By Hiroshima University Department of Public Relations
Normal chromosomes have a single centromere, the constricted central region holding the two chromatids together to form an X shape. This photo shows some aberrant dicentric chromosomes that formed two centromeres from an esophageal cancer patient undergoing chemoradiotherapy treatment. A new study by Japanese researchers showed the relationship between acute toxicity and chromosomal aberrations in radiotherapy using in vivo data. (Photo courtesy of Nobuki Imano)
Japanese researchers identified chromosome aberrations as a new biomarker in predicting an esophageal cancer patient’s risk of experiencing severe chemoradiotherapy side effects.
“Chemoradiotherapy is the standard treatment for various types of cancer. However, while its usefulness is recognized, adverse events due to radiotherapy are of great concern,” the study’s lead author Nobuki Imano, assistant professor at Hiroshima University’s Graduate School of Biomedical and Health Sciences, explained.
“These adverse events of chemoradiotherapy vary among patients and are thought to be due to differences in individual radiosensitivity. Therefore, it has been an important issue to establish an index for predicting individual radiosensitivity to predict the adverse events of radiotherapy.”
Imano and his colleagues enrolled 18 esophageal cancer patients in a prospective study to evaluate individual radiosensitivity using DNA damage response and chromosome aberrations.
Peripheral blood lymphocytes (PBL), a type of white blood cell used to assess immune function, were taken from patients just before and 15 minutes after each treatment. PBL samples were also taken at four weeks and six months after patients completed their prescribed chemoradiotherapy treatment.
The researchers counted the number of misshapen dicentric chromosomes, which formed two centromeres, and O-shaped ring chromosomes to evaluate the number of chromosomal aberrations. Meanwhile, they tallied the γ-H2AX foci — a marker for DNA damage — per cell to assess DNA double-strand breaks.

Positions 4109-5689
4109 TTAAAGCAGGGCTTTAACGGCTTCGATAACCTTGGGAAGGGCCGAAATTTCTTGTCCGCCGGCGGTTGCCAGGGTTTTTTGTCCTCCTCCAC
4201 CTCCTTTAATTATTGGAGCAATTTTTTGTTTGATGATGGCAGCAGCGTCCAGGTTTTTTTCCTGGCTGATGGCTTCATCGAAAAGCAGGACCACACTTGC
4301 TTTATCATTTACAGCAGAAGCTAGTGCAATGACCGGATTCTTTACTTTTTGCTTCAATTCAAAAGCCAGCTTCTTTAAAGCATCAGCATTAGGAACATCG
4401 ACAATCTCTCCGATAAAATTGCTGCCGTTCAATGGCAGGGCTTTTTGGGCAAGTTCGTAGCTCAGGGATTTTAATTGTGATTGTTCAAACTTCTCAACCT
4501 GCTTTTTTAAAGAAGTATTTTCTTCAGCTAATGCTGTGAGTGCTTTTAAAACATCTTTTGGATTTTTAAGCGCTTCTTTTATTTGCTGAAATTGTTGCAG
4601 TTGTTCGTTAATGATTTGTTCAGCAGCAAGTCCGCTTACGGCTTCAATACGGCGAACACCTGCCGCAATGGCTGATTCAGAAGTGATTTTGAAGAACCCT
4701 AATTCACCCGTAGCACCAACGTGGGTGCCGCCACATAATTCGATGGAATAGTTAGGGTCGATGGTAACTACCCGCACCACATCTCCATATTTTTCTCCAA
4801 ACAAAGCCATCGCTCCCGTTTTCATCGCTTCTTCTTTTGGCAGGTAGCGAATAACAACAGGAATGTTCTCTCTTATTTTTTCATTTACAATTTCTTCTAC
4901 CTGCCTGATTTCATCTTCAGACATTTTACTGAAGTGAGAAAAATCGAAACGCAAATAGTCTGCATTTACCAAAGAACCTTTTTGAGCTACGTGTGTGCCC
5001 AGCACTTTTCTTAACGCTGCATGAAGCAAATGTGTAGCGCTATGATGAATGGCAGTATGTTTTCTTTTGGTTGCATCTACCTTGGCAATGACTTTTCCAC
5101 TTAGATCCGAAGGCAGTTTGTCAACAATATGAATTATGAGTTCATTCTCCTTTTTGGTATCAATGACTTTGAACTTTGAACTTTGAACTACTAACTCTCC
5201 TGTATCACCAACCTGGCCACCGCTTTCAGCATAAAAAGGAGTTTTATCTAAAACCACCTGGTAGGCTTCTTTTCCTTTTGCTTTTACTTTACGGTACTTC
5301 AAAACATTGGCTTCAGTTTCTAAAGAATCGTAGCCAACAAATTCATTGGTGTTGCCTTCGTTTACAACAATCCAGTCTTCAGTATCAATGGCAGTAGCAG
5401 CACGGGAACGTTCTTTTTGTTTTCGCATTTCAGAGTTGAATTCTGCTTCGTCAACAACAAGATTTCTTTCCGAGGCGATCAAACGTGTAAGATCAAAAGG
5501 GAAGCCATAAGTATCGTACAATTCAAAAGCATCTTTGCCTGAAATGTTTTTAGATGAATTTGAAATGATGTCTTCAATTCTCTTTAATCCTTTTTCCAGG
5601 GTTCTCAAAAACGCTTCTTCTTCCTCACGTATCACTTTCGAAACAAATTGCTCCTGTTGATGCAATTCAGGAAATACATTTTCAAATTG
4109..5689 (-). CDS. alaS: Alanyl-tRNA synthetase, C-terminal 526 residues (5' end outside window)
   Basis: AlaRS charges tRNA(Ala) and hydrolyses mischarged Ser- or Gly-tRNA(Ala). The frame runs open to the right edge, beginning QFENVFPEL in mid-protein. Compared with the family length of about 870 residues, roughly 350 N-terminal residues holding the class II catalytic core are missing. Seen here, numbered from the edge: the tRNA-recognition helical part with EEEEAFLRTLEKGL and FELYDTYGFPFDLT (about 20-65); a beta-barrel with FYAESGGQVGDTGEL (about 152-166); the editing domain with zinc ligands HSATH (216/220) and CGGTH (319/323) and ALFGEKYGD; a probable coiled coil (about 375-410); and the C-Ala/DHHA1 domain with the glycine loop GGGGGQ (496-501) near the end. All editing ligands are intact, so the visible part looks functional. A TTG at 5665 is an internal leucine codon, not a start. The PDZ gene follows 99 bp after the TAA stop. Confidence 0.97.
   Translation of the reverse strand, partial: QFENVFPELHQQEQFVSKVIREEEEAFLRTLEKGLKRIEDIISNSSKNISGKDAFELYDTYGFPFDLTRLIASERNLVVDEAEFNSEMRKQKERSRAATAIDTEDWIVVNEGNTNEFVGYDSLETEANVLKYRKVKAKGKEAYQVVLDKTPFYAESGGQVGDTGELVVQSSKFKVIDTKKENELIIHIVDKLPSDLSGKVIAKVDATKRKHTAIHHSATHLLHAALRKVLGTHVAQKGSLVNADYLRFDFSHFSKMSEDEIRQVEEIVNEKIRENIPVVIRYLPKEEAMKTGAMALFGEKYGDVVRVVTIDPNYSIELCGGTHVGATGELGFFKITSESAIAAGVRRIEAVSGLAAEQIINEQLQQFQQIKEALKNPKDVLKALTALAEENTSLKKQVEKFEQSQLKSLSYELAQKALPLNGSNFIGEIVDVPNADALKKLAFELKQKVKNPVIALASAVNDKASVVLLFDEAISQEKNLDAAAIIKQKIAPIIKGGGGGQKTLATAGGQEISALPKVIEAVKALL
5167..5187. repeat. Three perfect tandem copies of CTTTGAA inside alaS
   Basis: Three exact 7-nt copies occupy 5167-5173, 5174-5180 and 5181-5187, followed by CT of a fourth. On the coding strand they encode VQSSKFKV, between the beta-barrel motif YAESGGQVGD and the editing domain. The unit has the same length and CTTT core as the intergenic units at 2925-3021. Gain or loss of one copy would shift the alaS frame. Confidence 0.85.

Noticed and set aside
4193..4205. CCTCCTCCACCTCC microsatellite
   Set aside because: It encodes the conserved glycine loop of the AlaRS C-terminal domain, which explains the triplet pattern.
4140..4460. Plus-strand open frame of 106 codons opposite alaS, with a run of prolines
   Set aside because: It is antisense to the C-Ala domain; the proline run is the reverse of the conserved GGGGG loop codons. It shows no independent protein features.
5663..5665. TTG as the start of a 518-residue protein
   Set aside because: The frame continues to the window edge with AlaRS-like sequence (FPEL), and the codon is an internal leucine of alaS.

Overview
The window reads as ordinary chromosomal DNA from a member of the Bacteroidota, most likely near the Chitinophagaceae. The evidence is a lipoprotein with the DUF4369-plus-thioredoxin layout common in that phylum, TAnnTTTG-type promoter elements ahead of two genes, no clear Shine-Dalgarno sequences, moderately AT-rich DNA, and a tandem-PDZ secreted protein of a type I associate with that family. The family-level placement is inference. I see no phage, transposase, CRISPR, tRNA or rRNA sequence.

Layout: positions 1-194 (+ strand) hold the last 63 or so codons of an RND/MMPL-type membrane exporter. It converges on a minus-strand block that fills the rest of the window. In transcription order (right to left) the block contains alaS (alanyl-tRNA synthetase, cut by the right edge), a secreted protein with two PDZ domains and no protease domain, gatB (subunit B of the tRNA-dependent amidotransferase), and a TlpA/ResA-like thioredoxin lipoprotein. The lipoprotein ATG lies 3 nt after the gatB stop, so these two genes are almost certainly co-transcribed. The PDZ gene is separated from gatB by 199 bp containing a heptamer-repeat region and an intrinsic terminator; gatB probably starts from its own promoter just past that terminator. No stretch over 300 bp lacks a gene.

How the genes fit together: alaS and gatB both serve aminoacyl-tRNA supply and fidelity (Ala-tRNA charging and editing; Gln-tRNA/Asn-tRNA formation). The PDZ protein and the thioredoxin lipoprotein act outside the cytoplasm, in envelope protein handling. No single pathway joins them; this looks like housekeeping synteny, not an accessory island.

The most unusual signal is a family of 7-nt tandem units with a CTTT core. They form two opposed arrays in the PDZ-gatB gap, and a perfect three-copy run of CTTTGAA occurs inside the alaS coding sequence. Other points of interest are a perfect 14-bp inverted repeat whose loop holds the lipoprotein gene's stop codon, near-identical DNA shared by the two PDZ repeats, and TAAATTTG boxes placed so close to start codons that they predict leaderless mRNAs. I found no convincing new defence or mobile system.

They found no significant increase in the number of γ-H2AX foci during chemoradiotherapy in the patients. However, they discovered that chromosome aberrations were higher in patients who showed severe side effects (overreactor group) than in those who experienced lower grade toxicities (non-overreactor group).
“We found that the number of chromosomal aberrations increased during chemoradiotherapy and reached 1.04 per metaphase by the commonly used chemoradiotherapy dose of 50–60 Gy for cancer treatment, and gradually decreased after chemoradiotherapy to approximately 60% in six months,” the researchers said in their findings published in the March 2021 issue of the journal Radiation Research.
This study is the first they know of so far to report the relationship between acute toxicity and chromosomal aberrations in radiotherapy using in vivo data.
Imano said their study could lead to personalized radiotherapy treatments in the future.
“In this study, we showed that acute toxicities in esophageal cancer patients are associated with chromosomal aberrations in PBLs. We would like to continue to examine chromosomal aberrations in other cancers,” he said.
“We would like to predict not only acute toxicities but also late toxicities and treatment outcomes to establish a personalized radiotherapy treatment for all cancer patients.”